Roger Clinton, half-brother of former President Bill Clinton, was arrested in Hermosa Beach on suspicion of drunken driving, police said Sunday.
Clinton, who was pardoned by his older sibling last month for a 1985 drug conviction, was arrested about 2:26 a.m. Saturday in downtown Hermosa Beach after he was spotted driving a Ford Expedition erratically, said Officer Paul Wolcott, the city's police spokesman. The traffic officer accused Clinton of failing to signal when turning, not stopping properly at two stop signs and straddling a center dividing line, Wolcott said.
The 44-year-old Clinton, who lives in Torrance, had apparently just left a Hermosa Beach bar and smelled of alcohol, Wolcott said. After failing field sobriety tests, Clinton was taken to the city jail for a breath test, Wolcott said. He would not reveal Clinton's blood alcohol level, but said it met or exceeded the 0.08% legal limit.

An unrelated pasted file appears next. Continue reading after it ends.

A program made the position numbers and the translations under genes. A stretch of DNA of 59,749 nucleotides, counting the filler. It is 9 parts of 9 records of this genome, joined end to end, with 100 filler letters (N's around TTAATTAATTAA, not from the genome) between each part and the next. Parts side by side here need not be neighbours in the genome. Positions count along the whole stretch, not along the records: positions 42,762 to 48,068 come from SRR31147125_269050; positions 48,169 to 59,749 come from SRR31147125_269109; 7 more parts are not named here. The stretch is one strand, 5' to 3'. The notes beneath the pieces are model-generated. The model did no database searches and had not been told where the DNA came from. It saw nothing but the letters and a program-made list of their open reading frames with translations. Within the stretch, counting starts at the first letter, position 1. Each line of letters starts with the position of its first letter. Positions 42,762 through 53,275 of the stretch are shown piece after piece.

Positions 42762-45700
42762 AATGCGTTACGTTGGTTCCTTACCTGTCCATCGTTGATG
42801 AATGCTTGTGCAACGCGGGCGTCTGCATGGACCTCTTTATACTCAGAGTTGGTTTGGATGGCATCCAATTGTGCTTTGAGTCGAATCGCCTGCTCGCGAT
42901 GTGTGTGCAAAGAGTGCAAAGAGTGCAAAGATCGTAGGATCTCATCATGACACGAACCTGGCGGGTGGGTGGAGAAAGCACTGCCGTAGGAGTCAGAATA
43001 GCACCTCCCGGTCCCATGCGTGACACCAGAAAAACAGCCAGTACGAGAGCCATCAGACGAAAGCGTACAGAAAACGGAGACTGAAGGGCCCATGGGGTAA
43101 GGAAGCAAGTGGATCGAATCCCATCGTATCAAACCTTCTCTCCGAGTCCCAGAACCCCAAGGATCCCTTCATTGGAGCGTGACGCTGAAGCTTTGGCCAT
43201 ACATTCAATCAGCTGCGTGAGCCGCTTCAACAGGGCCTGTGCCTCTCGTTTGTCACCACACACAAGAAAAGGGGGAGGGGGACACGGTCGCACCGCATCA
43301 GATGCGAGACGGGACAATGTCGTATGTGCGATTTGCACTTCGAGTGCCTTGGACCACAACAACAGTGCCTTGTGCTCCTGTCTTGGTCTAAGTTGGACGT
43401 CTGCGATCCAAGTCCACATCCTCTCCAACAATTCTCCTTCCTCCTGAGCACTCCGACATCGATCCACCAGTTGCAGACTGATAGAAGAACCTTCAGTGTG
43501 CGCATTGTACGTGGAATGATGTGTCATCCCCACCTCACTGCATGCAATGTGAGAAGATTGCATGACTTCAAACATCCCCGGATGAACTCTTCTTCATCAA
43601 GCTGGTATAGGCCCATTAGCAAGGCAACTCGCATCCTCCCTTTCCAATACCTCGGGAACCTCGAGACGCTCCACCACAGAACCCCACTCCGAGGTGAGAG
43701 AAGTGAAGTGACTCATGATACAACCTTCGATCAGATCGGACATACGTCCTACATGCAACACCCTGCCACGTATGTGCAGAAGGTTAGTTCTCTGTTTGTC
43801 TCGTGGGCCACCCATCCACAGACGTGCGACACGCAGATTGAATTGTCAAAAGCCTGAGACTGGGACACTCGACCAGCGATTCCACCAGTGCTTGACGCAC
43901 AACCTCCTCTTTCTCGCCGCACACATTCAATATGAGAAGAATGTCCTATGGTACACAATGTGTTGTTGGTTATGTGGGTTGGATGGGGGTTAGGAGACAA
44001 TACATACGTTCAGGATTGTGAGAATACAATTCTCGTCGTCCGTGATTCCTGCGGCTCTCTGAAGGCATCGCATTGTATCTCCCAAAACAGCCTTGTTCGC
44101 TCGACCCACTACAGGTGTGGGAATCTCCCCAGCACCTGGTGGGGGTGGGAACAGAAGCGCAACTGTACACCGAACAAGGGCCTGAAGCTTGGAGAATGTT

An unidentified male passenger with Clinton was not arrested, Wolcott said.
Clinton was released on his own recognizance a few hours later, and is scheduled to appear at South Bay Superior Court on April 2.
He could not be reached for comment.
Roger Clinton's Jan. 20 pardon is one of many made by his brother in the waning hours of his term. The pardon, among 47 that skirted normal Justice Department review, is being investigated by Congress.
Roger Clinton was pardoned for a 1985 conviction in which he pleaded guilty to a charge of conspiracy to distribute a single gram of cocaine. He served more than a year in prison.
More recently, a jury in 1998 ordered Clinton to pay a then-neighbor in Redondo Beach $1,258 for medical bills, a week's lost wages and unspecified damages after his dog attacked the other man's Rottweiler.
Bill and Roger Clinton are half-brothers. Bill Clinton's biological father died shortly before he was born. His mother, Virginia, married Roger Clinton Sr. when the former president was a toddler.
The younger Clinton, a singer and B-movie actor, moved to the Los Angeles area in 1991. He started a band, which became a warmup act for many television tapings in Hollywood.